Holly Ryan

Retail, Innovation and Manufacturing reporter for the NZ Herald

Cyber-shops blamed for Hallenstein's big slump

Fashion retailer warns of 25% profit fall, and analyst points to growth in online sales.

Hallensteins chief executive Graeme Popplewell did not return calls yesterday. Photo / Greg Bowker
Hallensteins chief executive Graeme Popplewell did not return calls yesterday. Photo / Greg Bowker

A combination of unfavourable weather, heavy discounting and continued growth in online sales is behind yet another fall in profit for fashion retailer Hallenstein Glasson, a retail analyst says.

Hallenstein - which operates the Hallensteins, Glassons and Storm clothing chains in New Zealand and Australia - yesterday warned its full year net profit would be between $14 and $14.2 million, down 25 per cent on the previous year, with first half year results down 40 per cent.

The forecast reflects the falling outlook for clothing stores with several companies reporting declining profits because of the changing retail environment.

In March, fashion apparel store Jet closed its doors, owner Brent Cooper saying the increasing number of people buying products online had made it impossible to compete.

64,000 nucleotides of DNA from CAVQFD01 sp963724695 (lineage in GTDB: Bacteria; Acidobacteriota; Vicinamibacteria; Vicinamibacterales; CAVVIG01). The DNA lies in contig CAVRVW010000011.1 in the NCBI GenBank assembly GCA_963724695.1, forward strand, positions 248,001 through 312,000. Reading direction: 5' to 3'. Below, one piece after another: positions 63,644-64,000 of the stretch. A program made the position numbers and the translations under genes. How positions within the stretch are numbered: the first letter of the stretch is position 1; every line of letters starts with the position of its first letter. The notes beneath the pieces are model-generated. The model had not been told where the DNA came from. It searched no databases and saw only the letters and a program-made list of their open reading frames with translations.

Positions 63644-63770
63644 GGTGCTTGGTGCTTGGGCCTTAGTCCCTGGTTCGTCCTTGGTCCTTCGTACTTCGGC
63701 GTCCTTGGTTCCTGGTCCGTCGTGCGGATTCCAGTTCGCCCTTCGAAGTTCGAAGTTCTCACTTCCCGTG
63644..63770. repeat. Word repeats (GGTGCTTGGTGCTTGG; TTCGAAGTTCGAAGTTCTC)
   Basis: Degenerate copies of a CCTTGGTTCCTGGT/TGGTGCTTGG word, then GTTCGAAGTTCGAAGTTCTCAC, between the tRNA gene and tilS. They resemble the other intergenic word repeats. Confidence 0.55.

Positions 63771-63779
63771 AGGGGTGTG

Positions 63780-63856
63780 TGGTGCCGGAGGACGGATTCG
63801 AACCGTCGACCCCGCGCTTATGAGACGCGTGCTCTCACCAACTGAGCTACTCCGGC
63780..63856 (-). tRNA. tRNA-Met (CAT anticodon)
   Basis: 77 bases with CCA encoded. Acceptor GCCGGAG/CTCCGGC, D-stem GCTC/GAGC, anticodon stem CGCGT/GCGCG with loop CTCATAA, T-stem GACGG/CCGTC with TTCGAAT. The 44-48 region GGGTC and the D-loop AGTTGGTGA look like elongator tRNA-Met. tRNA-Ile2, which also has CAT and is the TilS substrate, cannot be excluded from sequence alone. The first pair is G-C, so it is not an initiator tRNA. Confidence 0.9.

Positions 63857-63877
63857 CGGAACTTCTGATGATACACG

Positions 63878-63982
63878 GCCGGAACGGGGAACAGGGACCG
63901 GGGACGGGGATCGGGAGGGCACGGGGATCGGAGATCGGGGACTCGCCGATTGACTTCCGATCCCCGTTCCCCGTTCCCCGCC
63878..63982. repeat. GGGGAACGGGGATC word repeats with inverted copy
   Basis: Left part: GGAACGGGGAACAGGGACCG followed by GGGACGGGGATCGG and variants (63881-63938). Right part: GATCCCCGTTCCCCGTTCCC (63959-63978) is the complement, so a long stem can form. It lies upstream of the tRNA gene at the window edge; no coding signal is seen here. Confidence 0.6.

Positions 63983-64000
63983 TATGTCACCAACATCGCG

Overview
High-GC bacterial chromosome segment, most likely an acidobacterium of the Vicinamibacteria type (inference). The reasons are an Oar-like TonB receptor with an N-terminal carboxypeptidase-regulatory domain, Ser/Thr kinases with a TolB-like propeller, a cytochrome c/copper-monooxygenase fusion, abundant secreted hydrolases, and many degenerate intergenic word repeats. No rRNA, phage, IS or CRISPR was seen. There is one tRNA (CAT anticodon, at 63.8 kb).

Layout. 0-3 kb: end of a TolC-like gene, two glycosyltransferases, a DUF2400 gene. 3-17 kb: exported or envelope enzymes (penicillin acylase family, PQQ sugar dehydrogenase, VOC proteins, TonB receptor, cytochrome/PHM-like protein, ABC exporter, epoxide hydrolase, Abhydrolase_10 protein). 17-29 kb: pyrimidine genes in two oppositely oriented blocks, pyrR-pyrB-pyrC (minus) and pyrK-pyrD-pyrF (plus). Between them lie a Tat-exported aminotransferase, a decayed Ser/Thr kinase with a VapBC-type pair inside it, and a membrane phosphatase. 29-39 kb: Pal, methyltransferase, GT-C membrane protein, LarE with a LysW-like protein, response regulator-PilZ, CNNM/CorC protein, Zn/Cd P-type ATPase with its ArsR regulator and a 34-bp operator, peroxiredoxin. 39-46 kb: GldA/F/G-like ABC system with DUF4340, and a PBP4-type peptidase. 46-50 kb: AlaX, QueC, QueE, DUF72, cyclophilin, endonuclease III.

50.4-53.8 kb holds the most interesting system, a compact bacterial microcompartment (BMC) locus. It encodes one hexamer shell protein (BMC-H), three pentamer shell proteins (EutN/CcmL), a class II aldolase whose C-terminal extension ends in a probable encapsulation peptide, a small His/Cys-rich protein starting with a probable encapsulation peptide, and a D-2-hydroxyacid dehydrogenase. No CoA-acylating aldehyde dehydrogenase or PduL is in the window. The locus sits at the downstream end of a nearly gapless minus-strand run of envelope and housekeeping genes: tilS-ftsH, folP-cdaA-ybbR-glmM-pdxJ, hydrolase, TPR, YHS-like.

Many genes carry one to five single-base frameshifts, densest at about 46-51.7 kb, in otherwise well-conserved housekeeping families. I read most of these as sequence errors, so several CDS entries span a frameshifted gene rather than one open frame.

Cooper said several retailers were buying from overseas and selling online from their homes in New Zealand.

This enabled them to undercut a lot of stores because they didn't have the overheads associated with maintaining a retail store.

Forsyth Barr analyst Chelsea Leadbetter said the Hallenstein Glasson result was a combination of factors.

"Apparel has been a pretty tough category to be in, particularly fashion apparel, and you can imagine there's some structural pressure as well with the shift to online," Leadbetter said. "[The company] also mentioned a few decisions over the period as well with some of their brands having too much inventory, and so they had to discount to ensure they weren't left with excess stock."

Hallensteins chief executive Graeme Popplewell did not return calls yesterday.

But board chairman Warren Bell said this year the company had "failed to execute the summer season to potential".

Leadbetter said retailers had been affected by the mild early winter weather, and sales had been sales lower than expected.

Despite being the worst performer on the NZX50 for the first half of the year, the company has historically tracked well in sales compared with general clothing and footwear trends.

Leadbetter said it had gone through a period of turbulence with a 15-month gap between former Glassons managing director Di Humphries leaving and Tracy Shaw being appointed in February.

The company's share price has slid from a 12-month high of $5.12 down to $3.05 yesterday.

Online threat
In the past year, New Zealanders have spent $3.8b shopping online, and the figure is expected to grow to $4.15b by the end of this year

- NZ Herald

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